SAN FRANCISCO For all the heartless things that happened in the first round of the U.S. Open Thursday at The Olympic Club – and there were enough to bring a smile to even the most hard-hearted USGA official – there was the story of Michael Thompson.
Here’s the short version:
A 27-year-old in his second year on the PGA Tour, Thompson lost the U.S. Amateur final to Colt Knost in 2007 at The Olympic Club. That was two years after he lost most of what he owned when Hurricane Katrina blew through New Orleans where he was attending Tulane.
As fate and the USGA would have it, Thompson and Knost were paired together Thursday and, between reminiscing and joking, Thompson quietly shot a 4-under-par 66 that gave him a three-stroke lead over a group of players including Tiger Woods.
On the same course where world No. 1 Luke Donald threatened to make more bogeys than pars, where Phil Mickelson killed another U.S. Open dream by shooting 76 and where Masters champion Bubba Watson virtually surrendered after posting a 78, Thompson defanged the dangerous layout while most of the world was watching someone else.
While the golf world digested the diabolical doings at The Olympic Club, Thompson planned to spend Thursday night on a date with his wife in San Francisco at a restaurant they like, before retiring to a friend’s house on Lombard Street, the world’s curviest road.
Despite his uncommonly large first-round lead, Thompson was under no illusion that he was the star of the show that unfolded under brilliant blue skies and cool temperatures.
“Obviously, my name’s in the spotlight but a lot of people don’t know who I am,” Thompson said. “I’m totally OK with that because I’ve always been a player that just kind of hangs around. I don’t give up very easily and I’m proud of that.
“Give Tiger the spotlight. I don’t care. I’m going to go out and play my game.”
This is a guy who called a penalty on himself at the Masters a few years back when he – and apparently no one else – saw his ball move. It kept him from making the cut but Thompson did the right thing. He is, after all, an Eagle Scout.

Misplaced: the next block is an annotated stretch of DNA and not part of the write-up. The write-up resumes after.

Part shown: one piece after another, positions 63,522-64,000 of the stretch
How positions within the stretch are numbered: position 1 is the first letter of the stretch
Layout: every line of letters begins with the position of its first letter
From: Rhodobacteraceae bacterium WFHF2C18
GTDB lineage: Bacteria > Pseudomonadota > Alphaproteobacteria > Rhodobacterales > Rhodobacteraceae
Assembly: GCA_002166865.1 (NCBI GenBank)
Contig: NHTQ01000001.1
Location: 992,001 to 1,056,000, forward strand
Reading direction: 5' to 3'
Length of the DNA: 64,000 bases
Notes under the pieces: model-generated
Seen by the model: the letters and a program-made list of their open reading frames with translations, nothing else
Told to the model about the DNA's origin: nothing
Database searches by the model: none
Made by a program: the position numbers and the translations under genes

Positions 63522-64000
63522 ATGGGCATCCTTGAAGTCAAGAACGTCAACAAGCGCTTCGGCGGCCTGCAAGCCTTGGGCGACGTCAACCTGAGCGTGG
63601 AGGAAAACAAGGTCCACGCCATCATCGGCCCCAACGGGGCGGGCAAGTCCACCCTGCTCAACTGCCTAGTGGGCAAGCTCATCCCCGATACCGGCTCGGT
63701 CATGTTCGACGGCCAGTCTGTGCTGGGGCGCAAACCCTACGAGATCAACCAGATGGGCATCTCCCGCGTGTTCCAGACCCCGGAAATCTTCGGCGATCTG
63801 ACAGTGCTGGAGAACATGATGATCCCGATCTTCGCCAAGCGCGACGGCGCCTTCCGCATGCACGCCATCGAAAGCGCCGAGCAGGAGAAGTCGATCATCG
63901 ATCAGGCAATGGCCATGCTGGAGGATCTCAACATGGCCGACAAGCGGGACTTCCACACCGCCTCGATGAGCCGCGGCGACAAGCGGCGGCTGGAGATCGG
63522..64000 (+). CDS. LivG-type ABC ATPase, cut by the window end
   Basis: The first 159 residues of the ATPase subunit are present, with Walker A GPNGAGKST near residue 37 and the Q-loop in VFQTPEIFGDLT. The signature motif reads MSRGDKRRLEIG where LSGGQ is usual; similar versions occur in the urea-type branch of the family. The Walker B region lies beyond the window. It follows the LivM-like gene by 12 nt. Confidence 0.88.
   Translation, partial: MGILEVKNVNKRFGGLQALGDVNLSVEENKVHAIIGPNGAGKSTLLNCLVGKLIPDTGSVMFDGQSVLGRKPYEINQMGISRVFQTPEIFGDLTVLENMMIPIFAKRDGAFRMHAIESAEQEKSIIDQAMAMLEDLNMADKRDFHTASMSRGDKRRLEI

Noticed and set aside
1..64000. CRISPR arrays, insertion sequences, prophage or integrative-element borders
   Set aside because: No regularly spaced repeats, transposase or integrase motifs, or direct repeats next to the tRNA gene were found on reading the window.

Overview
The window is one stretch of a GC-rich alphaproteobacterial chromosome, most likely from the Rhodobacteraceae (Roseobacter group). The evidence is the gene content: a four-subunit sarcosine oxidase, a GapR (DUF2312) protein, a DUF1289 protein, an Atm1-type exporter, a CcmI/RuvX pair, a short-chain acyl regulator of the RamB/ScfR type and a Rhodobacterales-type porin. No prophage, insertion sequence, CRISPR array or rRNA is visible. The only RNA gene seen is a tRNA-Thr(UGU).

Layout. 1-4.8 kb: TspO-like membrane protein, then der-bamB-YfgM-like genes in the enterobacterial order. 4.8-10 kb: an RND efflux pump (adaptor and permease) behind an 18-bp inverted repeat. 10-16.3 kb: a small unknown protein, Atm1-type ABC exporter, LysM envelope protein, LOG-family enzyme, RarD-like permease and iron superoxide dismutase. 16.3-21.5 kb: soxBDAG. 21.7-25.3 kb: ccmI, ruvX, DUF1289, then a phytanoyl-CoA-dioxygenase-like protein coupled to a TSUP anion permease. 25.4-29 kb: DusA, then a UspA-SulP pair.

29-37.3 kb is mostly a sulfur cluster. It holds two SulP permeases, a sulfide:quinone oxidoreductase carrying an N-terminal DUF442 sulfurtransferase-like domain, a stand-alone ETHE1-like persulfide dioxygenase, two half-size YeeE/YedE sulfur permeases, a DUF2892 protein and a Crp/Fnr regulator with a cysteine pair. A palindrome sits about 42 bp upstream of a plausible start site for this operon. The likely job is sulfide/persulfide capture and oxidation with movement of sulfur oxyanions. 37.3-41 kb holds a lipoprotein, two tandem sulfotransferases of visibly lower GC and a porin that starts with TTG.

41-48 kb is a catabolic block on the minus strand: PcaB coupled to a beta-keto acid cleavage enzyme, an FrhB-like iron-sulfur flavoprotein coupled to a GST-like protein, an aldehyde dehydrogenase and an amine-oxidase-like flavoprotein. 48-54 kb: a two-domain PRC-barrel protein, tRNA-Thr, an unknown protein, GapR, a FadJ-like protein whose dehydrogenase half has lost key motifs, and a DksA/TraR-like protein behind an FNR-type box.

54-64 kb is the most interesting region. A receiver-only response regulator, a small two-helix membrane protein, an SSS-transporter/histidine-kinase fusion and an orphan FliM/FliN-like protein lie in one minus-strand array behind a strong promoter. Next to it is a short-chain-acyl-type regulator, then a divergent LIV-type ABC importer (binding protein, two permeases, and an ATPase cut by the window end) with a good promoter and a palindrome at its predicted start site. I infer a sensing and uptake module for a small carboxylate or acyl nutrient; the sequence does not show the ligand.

He did virtually everything right Thursday – once he slipped to 2 over par through six holes. Thompson then started stacking up birdies, six of them coming in, proving there’s a way to get to The Olympic Club.
There were many more famous, more accomplished players who would love to have had a little of what Thompson had Thursday.
“It beat me up,” Watson said of Olympic. “It’s beating me by eight right now.”
It had RoryMcIlroy shaking his head, wondering where his Congressional magic of a year ago had gone. It had Mickelson and Dustin Johnson looking in trees for golf balls that never came down. It had Donald, so solid for so long, tied with a 14-year-old.
But it didn’t have anyone screaming about the set-up being unfair.
“It’s very nice. It’s ideal,” Padraig Harrington said. “It just goes to show that firm greens scare the life out of professional golfers.”
That comes from a man who four-putted – twice.
Then there was Woods, who gave a clinic in how to play a U.S. Open layout. While playing companions Mickelson and Watson were ripping drivers into the rough and building bogeys, Woods hit just three drivers, more often relying on iron shots off the tee.
Officially, he hit 10 of 14 fairways in regulation but he was better than that. Three of his misses were tee shots that rolled down the sloping fairways into the light first cut of rough. Woods played to the right spots on greens and, showing his old toughness, played the frighteningly difficult stretch from No. 1 through No. 6 in 1 under par.
“I know I can hit the ball this way and I know I have been hitting the ball this way,” Woods said. “I was able to put it together in a major championship. I’m going to need it the next three days.”
While Woods, Mickelson and Watson were teeing off at No. 9 Thursday morning, Thompson was starting at the same time on the first hole. One group had thousands following. The other had a couple of hundred.
“I love this golf course,” Thompson said. “It’s the U.S. Open and I told my caddie a couple of times, ‘Man, this is just awesome being here.’ ”